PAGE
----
The National Anthropological Archives is pleased to announce its acquisition of the papers of Alan Harwood, Emeritus Professor of Anthropology at the University of Massachusetts, Boston and Lecturer in the Department of Social Medicine at Harvard Medical School. Harwood, who received the Wellcome Medal of the Royal Anthropological Institute of Great Britain and Ireland for research in anthropology as applied to medical problems (1983), was also the series editor of Cambridge Studies in Medical Anthropology (1999-2004) and the founding editor of Medical Anthropology Quarterly (1986-91). Harwood is the author and editor of Ethnicity and Medical Care (Harvard University Press, l981); Rx: Spiritist as Needed: A Study of a Puerto Rican Community Mental Health Resource (Wiley-Interscience, l977); and Witchcraft, Sorcery, and Social Categories among the Safwa (Oxford University Press for the International African Institute, l970).
The collection includes Harwood's ethnographic study of the Safwa of southwestern Tanzania (1962-64), a broad view of a people being rapidly drawn into the new political structure of the nation state, with a consequent shift from the political salience of "tribal" membership to a more individualized, democratic form of political participation as citizens. Harwood's field diaries (which will be donated after his death) provide a more cross-sectional view of post-independence Tanganyikan society, with its mosaic of old colonial institutions and new African national structures, the promise and problems of young North American volunteers from the Peace Corps and Teachers for East Africa (who came to the region to staff educational and other government bureaucracies during his field stay), as well as the situation of Asians facing a new national policy of "Africanizing" their businesses.
The Harwood papers also include his Ethnographic Study of New York City Health Areas 24 and 26 (1968-70), an applied project carried out in cooperation with a comprehensive primary-care health center located in the South Bronx. The data focus particularly on health, illness, and medical beliefs and practices. Additional information about housing, schooling, shopping, and working provides a vivid portrait of people living in a low-income area of New York City during the late-1960’s period of the "Great Society." Lastly, the Harwood Papers include interviews and other data from the Boston Health and Well-being Project (1994-95), an interdisciplinary study that focused on people’s ideas of health and well-being in four ethnic groups in the Boston area (Irish, Puerto Rican, African American, and Mandarin-speaking Chinese). The collection provides a trove of unanalyzed material on concepts of health and well-being from respondents in two income and four ethnic groups, with the consequent possibility of comparing the relative importance of socioeconomic vs. cultural forces in creating different perspectives on these matters.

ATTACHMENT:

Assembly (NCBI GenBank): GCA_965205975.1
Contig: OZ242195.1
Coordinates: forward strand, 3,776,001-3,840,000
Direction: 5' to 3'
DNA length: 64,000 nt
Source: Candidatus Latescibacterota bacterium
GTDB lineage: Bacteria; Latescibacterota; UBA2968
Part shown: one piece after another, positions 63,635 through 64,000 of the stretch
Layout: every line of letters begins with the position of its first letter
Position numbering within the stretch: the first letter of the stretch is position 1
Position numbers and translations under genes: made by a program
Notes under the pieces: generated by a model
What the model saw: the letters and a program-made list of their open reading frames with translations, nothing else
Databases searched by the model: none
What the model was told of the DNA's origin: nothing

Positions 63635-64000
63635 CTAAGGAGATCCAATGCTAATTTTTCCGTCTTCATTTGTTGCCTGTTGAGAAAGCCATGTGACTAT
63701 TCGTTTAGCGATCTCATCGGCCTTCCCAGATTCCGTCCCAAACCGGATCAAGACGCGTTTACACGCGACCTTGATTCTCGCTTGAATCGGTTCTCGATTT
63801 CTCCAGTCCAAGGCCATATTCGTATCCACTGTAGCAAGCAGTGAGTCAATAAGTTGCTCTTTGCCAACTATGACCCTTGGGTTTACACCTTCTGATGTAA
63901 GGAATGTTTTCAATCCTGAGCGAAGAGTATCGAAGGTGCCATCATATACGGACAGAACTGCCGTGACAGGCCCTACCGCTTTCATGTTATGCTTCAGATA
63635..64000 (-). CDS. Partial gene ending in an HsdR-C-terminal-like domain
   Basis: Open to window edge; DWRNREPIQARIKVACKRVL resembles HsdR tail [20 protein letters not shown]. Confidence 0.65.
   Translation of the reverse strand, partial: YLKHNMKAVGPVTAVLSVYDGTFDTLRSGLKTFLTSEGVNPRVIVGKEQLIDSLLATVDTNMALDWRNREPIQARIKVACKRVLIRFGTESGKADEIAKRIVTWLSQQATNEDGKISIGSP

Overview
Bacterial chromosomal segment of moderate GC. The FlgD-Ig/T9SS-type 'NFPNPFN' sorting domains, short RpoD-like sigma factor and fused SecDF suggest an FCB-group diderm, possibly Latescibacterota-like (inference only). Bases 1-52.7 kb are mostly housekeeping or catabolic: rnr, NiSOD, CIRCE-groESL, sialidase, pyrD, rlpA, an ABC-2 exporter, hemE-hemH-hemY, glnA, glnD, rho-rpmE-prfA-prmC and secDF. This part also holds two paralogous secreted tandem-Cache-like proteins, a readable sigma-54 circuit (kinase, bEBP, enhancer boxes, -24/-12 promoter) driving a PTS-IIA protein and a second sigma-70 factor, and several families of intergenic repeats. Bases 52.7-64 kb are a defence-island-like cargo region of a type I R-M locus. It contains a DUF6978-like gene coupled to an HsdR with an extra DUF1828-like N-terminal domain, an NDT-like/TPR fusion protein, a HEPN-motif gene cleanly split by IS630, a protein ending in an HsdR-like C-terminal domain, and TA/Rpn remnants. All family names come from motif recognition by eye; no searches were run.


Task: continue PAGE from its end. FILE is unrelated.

The Human Studies Film Archives has recently made available the unedited footage shot by filmmaker Timothy Asch and anthropologist Napolean Chagnon among the Yanomani of Venezuela during a research expedition sponsored by the Atomic Energy Commission in 1968. The expedition came under intense criticism following the publication of Patrick Tierney's controversial Darkness in El Dorado (W.W. Norton, 2000), which famously alleged that Chagnon and James Neel, a human geneticist, had exacerbated a measles epidemic among the Amazonian tribe through their improper use of a vaccine and subsequent refusal of medical care. Tierney's archival research relied upon field sound recordings that Asch deposited in the archives in 1984. At the time, the unprocessed moving images from the expedition were inaccessible.